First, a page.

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Real-world lessons bring accounting to life
This alum proves that those who can do, can also teach.
James Flagg is a tenured academic with nearly 27 years of experience in training aspiring accountants and auditors at Texas A&M University. A PwC alumnus, Flagg uses his experience in the corporate world to bring the study of accounting, auditing, and corporate governance to life.
“Auditing is where my heart is,” says James Flagg. “I love teaching it.” In addition to educating future CPAs, Flagg has also published a long list of scholarly articles on subjects related to auditing, financial accounting, SEC reporting, fraud, and bankruptcy. The challenge of mastering an ever-evolving subject is a big part of what Flagg loves about his job. “Auditing is in a constant state of flux,” he says. “You have to keep up with the latest trends and developments, not only to better educate yourself, but also to pass that information along to your students.”
In addition to leading his own lectures and class discussions, Flagg also calls on his network of PwC colleagues to bring their real-world expertise to his classroom. “Students really get a lot out of it,” he says. “It’s one thing to have a professor stand up and tell you something. But if you have someone from the field echoing those ideas, they sink in a little bit more.”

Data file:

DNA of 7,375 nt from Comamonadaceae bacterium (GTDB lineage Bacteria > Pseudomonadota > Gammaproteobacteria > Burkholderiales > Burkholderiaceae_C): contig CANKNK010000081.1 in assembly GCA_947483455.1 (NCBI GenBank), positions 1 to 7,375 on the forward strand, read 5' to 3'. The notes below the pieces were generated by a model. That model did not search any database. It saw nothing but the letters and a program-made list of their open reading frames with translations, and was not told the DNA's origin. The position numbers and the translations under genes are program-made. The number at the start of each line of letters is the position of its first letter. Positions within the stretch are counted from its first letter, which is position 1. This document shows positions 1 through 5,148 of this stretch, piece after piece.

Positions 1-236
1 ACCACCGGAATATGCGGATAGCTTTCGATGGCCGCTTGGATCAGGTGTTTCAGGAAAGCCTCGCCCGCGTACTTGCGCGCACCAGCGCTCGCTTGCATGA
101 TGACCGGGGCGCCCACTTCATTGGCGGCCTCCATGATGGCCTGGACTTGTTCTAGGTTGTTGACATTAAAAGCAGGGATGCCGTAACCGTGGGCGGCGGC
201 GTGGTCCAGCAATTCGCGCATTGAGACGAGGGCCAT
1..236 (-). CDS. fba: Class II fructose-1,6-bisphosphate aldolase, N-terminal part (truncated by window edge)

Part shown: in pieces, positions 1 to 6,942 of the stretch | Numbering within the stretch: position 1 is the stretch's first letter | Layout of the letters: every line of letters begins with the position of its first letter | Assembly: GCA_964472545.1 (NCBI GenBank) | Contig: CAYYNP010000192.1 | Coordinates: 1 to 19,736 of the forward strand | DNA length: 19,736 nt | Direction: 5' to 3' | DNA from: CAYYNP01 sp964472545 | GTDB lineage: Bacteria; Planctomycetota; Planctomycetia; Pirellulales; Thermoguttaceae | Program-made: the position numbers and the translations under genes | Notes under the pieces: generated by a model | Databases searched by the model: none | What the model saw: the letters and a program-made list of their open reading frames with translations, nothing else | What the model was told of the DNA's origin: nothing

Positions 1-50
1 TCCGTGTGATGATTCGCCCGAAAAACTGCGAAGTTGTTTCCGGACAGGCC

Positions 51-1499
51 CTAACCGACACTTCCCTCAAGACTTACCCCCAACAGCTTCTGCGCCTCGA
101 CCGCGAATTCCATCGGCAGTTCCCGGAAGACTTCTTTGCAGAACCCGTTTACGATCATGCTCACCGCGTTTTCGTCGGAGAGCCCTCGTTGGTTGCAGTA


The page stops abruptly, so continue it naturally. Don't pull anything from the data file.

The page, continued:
More than two decades after leaving public auditing, Flagg still keeps his knowledge of the practice sharp. He reads relentlessly and maintains a strong foothold in the corporate world. He has chaired the audit committees of two public companies and served as a governor appointed member of the Texas State Board of Public Accountancy, the agency responsible for licensing Texas CPAs.
Flagg says that making the transition from business to academia requires hard work and willingness to adapt to a different way of life. He points out that the high productivity demands persist after becoming a tenured professor. “Contrary to popular belief, there really aren’t any days off from being a professor,” says Flagg. “The days you’re not in the classroom are quickly filled with either grading papers or conducting research.” But he finds it all worthwhile. “To have a student from a class years earlier come by and shake my hand and tell me ‘thank you’—that’s very rewarding.”